Holidaymaker Wrongfully Accused of Breaking Speed Limit

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The Law Of... getting caught speeding when you're not even driving

When jetting off on holiday to far flung sunny climes, the last thing you would expect upon returning is to find you've been issued with a speeding notice in your absence. This is exactly what happened to one young holidaymaker.

Holidaymaker Wrongfully Accused of Breaking Speed Limit

Julie Robertson, a Partner with Simpson Millar acting for those accused of committing Motoring Offences, takes a look at the details of this story and explains what options are available if it ever happens to you.

Blissfully Oblivious

While holidaying with his girlfriend in Greece, Chris Lynch was blissfully oblivious to the fact his Vauxhall Corsa was undergoing an unexpected road test, 2,000 miles away.

Having left his car with Blue Star Parking, a valet parking service close to Gatwick airport, and paying £76.94 for the trouble, Mr Lynch, upon his return, was surprised to find Sussex Police writing to inform him his car had been clocked doing 37mph in a 30mph zone.

The date of the alleged incident coincided with when Mr Lynch was out of the country enjoying the Greek sunshine and his belief is that his car, supposedly securely parked in a compound, was taken for a joyride without his consent. To add further insult to already festering injury, the car was returned to him short of petrol, littered with cigarette ash and mud, and with an additional 150 miles on the clock.

Investigated Further

The warning letter sent by Sussex Police was a result of a local Community Speedwatch initiative, where members of the public monitor vehicle speeds using detection devices, with the aim of referring those exceeding the legal limit to the Police. As this was just a report, no driving offence was deemed to have been committed, although the letter made it clear that the warning would be held for 12 months and investigated further should Mr Lynch's vehicle come to their attention again.

Substantial Fine and Penalty Points

Had a speed camera caught Mr Lynch's car breaking the speed limit, he would've faced a typical fixed fine of £100 and 3 penalty points on his license as a minimum.

He would also have been required to argue that it wasn't him at the wheel. The relative gravity of the punishment for travelling 7 miles over the limit in a built up area highlights the severity of this offence. RoSPA states the likelihood of a pedestrian dying after being struck in a collision is 3.5 to 5.5 times greater if driving between 30mph and 40mph than when driving under 30.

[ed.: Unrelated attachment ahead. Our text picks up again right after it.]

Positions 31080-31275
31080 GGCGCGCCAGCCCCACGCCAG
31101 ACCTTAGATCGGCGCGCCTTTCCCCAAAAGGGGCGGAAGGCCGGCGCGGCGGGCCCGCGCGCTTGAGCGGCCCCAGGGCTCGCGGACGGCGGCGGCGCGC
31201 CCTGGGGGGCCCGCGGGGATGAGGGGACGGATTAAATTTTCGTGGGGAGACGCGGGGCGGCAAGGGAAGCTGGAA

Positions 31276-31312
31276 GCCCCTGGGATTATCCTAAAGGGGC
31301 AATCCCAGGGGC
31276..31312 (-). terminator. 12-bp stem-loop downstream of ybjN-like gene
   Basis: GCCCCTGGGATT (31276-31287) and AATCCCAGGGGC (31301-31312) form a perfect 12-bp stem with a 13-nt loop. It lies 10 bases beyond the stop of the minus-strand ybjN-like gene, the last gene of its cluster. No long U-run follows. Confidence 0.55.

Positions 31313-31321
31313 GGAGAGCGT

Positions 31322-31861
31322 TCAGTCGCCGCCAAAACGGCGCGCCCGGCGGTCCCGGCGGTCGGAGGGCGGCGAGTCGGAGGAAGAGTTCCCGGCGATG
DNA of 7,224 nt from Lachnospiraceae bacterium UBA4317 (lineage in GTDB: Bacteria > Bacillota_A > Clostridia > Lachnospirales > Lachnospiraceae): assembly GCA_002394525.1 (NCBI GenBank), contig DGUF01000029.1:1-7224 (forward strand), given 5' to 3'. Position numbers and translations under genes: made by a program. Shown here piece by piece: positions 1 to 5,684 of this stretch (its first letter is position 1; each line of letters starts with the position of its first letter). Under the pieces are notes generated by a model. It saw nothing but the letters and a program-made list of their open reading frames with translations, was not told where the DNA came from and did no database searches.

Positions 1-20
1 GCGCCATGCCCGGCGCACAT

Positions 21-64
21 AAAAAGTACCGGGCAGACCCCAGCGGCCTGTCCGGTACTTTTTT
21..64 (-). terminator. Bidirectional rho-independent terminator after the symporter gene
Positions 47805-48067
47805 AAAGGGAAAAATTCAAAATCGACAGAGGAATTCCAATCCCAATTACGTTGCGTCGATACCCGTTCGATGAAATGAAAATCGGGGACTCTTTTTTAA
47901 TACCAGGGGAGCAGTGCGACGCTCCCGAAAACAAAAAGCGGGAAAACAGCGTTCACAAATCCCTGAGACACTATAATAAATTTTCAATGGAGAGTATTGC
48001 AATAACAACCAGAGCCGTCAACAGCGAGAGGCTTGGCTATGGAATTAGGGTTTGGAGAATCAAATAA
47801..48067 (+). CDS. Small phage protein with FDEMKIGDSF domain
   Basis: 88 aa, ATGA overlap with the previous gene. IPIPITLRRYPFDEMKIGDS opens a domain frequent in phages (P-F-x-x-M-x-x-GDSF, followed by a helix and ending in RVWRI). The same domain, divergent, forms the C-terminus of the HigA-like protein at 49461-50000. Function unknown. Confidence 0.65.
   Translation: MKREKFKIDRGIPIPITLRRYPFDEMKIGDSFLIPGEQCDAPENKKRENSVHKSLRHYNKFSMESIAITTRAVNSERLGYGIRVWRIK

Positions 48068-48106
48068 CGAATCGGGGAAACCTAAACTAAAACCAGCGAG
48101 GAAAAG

The punitive combination of a costly fine and points makes it all the more important for police to get their facts right before issuing fixed penalty notices, particularly when only 1% of motorists actually contest speeding tickets. Many don't realise they are entitled to reject the notice, although this will result in a court summons.

Wrongly Accused of Speeding?

If you are wrongly accused of speeding, whether because of a speed camera, an incorrect radar speed gun reading, or simply on the word of a police officer, you should, and will need to, contest the charge in court. We would suggest you seek professional legal advice from a specialist solicitor with the right level of experience in challenging motoring offences, to ensure the best chance of overturning the fine.

Julie Roberston comments:

"Happily, in this particular case, Mr Lynch was able to prove from his holiday itinerary that he was out of the country when the incident took place and the warning letter was rescinded by the police force in question. But often wrongful accusations end up in court, leading to considerable distress for those standing before the Magistrates."

"It is important for a Defendant who maintains they have not committed the offence to make the Prosecution prove what has been alleged against them. This might be photographs from a forward facing speed camera, or in the instances where a speed gun or speedometer is relied upon, a record of the speed reading, details of how the device has been operated, the checks made to confirm that the device was functioning reliably and a copy of the calibration certificate."

"Never take a speeding ticket at face value. Obtain legal advice and you could save both money and unwanted points on your license."

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